Melanie Colletti was on desk in the Denver Public Library’s (DPL) technology center when she recognized a woman at a computer who’d been a participant in the library’s “Free To Learn” job seekers program the previous year. “She seemed easily frustrated but very intelligent, and I was disappointed when she didn’t return for her third session,” says Colletti. She asked the woman how she was doing, and, to Colletti’s delight, the woman had used the résumé they’d worked on to get a job and had been employed ever since. “Even though it didn’t seem like we were connecting with her, I guess we were.”
Human-centered design, a highly creative approach to problem solving, is gaining popularity in libraries as they plan for what lies ahead. Also known as design thinking, it focuses on defining and then resolving concerns by paying attention to the needs, aspirations, and wishes of people—in the case of libraries, not only a library’s patrons but its staff, administration, and members of the community who may not be library customers…yet.
Community engagement is at the heart of Dokk1, the main branch of the Aarhus Public Libraries, Denmark. The system received a $1 million grant from the Bill & Melinda Gates Foundation’s Global Libraries division to “pioneer an innovative library model” with the help of IDEO, a global design company. Its efforts were rewarded with IFLA’s 2016 Public Library of the Year award.
The recent flooding in southern Louisiana has been deemed the worst natural disaster to hit the United States since Hurricane Sandy in 2012, according to the American Red Cross. Some 7.1 trillion gallons of rain—three times the rainfall recorded during Hurricane Katrina in 2005—fell on the areas surrounding the state’s capital, Baton Rouge, and its fourth largest city, Lafayette, between August 8 and 14. In many areas, rainfall exceeded 20 inches. The flooding began on August 12 and continued for the next two days as local rivers swelled to record levels.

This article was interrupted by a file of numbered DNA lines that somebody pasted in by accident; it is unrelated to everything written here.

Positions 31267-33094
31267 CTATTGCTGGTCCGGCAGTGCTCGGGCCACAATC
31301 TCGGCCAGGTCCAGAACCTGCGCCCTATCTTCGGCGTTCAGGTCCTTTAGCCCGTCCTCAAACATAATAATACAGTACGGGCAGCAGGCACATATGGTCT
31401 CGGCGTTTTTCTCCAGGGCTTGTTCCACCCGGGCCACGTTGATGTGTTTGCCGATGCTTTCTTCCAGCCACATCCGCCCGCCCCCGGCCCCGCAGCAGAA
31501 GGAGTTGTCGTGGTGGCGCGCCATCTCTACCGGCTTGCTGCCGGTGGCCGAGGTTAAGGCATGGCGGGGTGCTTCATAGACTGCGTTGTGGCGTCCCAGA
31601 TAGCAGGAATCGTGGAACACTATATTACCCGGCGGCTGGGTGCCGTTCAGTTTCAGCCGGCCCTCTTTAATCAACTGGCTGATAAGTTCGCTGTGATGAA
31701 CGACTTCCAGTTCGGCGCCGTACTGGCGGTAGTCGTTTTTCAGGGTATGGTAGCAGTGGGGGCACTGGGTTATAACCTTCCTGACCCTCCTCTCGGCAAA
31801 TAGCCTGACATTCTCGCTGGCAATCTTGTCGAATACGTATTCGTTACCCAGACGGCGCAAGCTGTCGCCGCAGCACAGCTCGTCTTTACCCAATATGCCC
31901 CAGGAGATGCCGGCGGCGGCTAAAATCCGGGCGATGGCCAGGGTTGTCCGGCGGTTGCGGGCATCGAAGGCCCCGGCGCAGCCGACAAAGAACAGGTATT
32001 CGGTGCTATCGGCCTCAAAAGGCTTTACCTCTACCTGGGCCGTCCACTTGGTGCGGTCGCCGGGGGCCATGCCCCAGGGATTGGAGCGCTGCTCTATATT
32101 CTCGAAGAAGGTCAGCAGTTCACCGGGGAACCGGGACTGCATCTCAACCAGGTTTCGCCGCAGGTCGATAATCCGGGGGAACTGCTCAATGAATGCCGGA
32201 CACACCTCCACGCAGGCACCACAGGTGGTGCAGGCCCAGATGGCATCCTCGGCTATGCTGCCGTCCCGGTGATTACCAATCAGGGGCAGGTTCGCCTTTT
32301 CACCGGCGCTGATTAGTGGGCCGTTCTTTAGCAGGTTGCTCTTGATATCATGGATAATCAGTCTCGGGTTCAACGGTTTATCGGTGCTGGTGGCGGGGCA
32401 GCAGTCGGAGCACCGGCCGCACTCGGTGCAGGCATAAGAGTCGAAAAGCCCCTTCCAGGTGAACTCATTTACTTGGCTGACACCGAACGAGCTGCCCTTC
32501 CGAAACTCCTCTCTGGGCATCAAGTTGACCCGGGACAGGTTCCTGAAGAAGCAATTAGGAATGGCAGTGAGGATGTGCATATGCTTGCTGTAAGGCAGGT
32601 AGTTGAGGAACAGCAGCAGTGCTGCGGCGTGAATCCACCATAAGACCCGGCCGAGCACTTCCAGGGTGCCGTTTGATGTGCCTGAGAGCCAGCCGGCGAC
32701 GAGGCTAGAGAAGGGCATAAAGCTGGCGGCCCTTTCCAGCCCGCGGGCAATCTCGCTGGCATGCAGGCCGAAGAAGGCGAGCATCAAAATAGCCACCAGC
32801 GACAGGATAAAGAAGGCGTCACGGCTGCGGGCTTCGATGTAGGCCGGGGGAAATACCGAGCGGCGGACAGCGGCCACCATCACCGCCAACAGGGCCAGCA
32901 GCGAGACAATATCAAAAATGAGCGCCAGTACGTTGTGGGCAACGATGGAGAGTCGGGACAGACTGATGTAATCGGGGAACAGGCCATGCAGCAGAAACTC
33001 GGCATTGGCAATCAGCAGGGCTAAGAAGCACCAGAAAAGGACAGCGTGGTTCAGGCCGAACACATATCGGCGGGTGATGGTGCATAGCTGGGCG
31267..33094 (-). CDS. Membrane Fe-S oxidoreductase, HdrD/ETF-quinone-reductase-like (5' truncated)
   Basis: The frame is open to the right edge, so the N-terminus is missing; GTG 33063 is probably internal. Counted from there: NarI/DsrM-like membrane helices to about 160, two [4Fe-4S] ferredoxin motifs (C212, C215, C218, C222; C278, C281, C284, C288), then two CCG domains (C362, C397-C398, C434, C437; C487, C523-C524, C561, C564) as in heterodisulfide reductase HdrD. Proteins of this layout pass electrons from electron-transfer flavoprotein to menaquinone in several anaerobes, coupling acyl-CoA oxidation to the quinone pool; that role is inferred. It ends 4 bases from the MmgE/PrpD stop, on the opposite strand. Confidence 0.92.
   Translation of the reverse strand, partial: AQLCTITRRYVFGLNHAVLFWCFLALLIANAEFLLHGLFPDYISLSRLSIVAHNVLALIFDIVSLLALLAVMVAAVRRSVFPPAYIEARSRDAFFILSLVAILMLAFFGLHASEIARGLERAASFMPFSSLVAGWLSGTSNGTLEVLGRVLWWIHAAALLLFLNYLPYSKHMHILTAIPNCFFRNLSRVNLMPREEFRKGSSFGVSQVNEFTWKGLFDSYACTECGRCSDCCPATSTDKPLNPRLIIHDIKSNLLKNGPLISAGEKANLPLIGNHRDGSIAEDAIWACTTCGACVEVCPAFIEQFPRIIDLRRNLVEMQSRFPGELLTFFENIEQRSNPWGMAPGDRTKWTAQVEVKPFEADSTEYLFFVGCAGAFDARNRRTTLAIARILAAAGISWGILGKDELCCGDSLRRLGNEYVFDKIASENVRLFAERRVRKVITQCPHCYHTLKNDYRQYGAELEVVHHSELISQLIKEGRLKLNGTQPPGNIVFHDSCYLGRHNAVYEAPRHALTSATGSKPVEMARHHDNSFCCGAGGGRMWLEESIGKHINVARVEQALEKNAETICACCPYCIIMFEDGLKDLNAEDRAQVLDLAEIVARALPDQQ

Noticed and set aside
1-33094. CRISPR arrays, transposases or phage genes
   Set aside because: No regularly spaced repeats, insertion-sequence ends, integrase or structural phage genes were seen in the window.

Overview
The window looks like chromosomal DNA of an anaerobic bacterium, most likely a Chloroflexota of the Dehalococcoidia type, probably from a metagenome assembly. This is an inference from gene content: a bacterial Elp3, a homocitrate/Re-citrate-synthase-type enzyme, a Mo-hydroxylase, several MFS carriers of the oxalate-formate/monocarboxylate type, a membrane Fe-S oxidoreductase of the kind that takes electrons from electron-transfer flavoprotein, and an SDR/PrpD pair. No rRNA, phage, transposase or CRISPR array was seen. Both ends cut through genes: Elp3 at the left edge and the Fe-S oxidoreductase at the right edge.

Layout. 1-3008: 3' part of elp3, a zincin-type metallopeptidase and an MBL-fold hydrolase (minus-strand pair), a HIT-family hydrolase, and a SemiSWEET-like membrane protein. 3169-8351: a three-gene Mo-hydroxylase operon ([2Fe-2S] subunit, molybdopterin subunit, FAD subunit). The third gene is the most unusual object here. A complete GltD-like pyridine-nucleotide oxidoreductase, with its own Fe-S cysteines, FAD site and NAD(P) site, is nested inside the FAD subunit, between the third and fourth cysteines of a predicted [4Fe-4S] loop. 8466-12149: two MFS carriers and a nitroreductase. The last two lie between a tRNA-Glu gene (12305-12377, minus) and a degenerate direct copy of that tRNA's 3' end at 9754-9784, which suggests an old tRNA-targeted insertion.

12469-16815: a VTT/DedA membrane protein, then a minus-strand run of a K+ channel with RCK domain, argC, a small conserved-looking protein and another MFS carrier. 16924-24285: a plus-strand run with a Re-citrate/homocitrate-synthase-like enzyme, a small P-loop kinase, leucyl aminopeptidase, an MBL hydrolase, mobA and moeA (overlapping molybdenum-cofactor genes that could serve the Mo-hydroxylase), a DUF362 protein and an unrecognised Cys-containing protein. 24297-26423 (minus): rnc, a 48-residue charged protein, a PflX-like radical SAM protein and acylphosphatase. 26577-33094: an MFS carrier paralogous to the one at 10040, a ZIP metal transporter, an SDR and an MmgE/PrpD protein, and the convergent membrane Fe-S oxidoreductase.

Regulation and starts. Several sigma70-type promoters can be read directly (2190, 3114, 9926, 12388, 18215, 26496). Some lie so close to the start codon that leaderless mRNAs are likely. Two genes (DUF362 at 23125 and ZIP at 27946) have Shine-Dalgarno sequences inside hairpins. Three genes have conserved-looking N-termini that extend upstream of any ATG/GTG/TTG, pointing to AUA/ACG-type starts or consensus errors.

While many libraries have come up with creative rewards for staff innovation, the Birmingham Public Library (BPL) Innovative Cool Awards do double duty. The monthly award, funded and run by BPL’s ten-member Board of Trustees, is an incentive for staff to develop—and promote—engaging new programs and workshops, and also a way to connect the board with staff.
Everyone has a book in them, it’s said. While Christopher Hitchens completed that phrase with “in most cases that’s where it should stay,” it doesn’t seem the public agrees. This is dramatically demonstrated by the expansion of U.S. publishing, as measured by Bowker, the U.S. issuer of ISBNs, the numbers that help track book sales. In 2002, Bowker issued 247,777. In 2012 (the most recent figures available), demand rose to 2,352,797—an increase of 2,105,020, or a whopping 849.5 percent.
Residents of Dallas pulled together in their grief and anger Friday morning after five police officers were killed at a peaceful downtown demonstration Thursday night. All 29 branches of the Dallas Public Library (DPL) were open, despite the initial fear that the alleged shooter, who was killed by police, had planted explosives in the downtown area.
Colorado libraries of all kinds are celebrating summer by launching a statewide collaboration with Colorado Parks and Wildlife. The Check Out Colorado State Parks program allows library patrons to borrow a backpack containing a Colorado Parks & Wildlife (CPW) pass, which admits a carload of visitors into any of the state’s 42 parks.
Update: ALA is planning a planning a memorial gathering at the Annual Conference on Saturday, June 25, 8–8:30 a.m. in the OCCC Auditorium, and a special conference Read Out co-sponsored by GLBTRT and OIF. Details on other support activities during the conference can be found here.
In the wake of the shooting in Orlando’s Pulse nightclub on the night of June 12, which killed 49 people and injured 53 others, library administration and staff, organizations and vendors have stepped up with statements of solidarity, offers of help, and opportunities to join forces with the GLBT and Latinx communities—the shooting occurred during Pulse’s Latin night—to mourn those killed and wounded.